Let’s take a look at some of the other things Ernst & Young, KPMG and Deloitte said in their reports.

The Deloitte study, Bridging the advice gap, found that “87% of customers who purchased a savings or investment product via a bank adviser in the past three years assumed the advice process was free.” Deloitte go on to say “many customers are unlikely to accept adviser charges for the services currently on offer.” This is probably why the banks fought so hard to stop the previous increased professionalism and transparent fee proposals in 2002.

Ernst & Young said, “many players are focusing more on getting over the line and less on what they’ll do once they’ve crossed it. And I remain concerned that some will discover their value propositions are not well-aligned to the realities of the new environment.” This is totally in keeping with what I have been hearing talking to other advisers recently. For many, the task of getting all their advisers qualified to Level 4 has been such a major project that they haven’t even started to think about what their service offering will be next month.

Ernst & Young also said, “Many advisers are creating fee-based propositions that look as much like the existing commission system as possible and seem to be hoping that clients will not notice the difference.”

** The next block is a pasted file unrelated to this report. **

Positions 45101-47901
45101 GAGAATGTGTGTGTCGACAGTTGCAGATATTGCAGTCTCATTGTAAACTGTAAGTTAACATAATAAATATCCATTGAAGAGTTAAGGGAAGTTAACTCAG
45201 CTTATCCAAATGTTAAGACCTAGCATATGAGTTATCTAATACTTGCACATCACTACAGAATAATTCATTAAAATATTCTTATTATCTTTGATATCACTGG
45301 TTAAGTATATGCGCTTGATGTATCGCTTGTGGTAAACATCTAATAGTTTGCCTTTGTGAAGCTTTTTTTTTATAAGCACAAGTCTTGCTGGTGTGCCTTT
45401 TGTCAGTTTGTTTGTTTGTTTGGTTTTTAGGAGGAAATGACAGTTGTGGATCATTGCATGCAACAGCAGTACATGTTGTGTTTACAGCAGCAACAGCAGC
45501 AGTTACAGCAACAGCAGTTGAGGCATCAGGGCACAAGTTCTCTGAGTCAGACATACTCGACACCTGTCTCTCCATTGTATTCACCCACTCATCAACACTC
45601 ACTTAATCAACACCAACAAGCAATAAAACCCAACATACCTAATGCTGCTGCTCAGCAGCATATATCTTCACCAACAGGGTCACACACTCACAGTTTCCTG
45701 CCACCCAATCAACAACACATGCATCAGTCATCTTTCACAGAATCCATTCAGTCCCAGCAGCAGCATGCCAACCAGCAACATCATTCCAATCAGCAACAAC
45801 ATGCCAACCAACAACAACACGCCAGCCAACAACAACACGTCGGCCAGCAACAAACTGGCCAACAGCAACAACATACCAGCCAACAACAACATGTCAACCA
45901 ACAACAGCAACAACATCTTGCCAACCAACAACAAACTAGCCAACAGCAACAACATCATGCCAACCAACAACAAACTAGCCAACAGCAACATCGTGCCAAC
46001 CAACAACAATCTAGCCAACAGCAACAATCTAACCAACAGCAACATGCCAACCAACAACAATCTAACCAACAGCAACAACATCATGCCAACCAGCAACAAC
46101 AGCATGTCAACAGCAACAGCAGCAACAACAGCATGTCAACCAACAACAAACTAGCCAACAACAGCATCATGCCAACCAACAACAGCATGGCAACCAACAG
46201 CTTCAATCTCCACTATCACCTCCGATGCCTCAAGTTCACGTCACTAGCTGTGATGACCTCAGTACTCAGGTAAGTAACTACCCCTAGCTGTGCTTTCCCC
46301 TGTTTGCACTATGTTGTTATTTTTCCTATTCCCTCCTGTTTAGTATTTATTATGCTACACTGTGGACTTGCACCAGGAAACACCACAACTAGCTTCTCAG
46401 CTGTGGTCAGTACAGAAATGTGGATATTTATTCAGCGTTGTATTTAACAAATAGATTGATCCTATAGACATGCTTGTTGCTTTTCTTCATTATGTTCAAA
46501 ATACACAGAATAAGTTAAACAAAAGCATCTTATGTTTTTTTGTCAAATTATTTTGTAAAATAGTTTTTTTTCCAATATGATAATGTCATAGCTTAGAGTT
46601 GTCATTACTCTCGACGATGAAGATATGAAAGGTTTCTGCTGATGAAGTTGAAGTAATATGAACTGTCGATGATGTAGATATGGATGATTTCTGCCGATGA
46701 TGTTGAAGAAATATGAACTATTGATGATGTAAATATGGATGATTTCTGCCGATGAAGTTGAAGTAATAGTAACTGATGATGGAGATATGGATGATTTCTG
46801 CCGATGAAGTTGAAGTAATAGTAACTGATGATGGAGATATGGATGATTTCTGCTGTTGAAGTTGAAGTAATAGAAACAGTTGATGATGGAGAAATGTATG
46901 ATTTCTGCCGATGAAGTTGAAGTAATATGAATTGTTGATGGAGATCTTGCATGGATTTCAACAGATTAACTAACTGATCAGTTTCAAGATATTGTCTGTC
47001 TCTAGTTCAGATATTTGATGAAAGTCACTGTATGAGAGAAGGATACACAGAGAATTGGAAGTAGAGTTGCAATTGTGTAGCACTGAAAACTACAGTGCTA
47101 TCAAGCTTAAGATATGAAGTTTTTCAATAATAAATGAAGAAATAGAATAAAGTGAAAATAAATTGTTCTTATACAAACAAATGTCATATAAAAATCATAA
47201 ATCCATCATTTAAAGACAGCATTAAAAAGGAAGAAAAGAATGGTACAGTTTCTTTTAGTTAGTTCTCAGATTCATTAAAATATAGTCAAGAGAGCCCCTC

The report goes on to say, “Models run by successful advisers will recognise that the most valuable part of the service they provide is the provision of advice, not submitting the application form to the product provider.”

KPMG makes some interesting observations about the future of advice in its report, UK Wealth Management At The Tipping Point?, “Firms must do more than pay lip-service towards achieving client centricity and truly re-shape value propositions around the evolving needs of clients.” The KMPG report suggests that traditional wealth managers such as stock brokers and private banks are at serious risk of losing clients next year, “this approach will open the door to new competitors in the affluent segment with portfolios between £250,000 and £5m”, “New competitors using relationship-led models threaten to take share from incumbent product-led firms by providing holistic financial planning advice as a gateway to orchestrating other wealth management services.” By new competitors they mean forward thinking IFAs and Financial Planners.

Another part of the Ernst & Young report suggests that, “throughout the year, there will be a real opportunity to take the lead in shaping the new landscape.” At Forty Two we have been taking the lead in this respect since 2000 so we see 2013 as a year of massive potential and are really looking forward to it.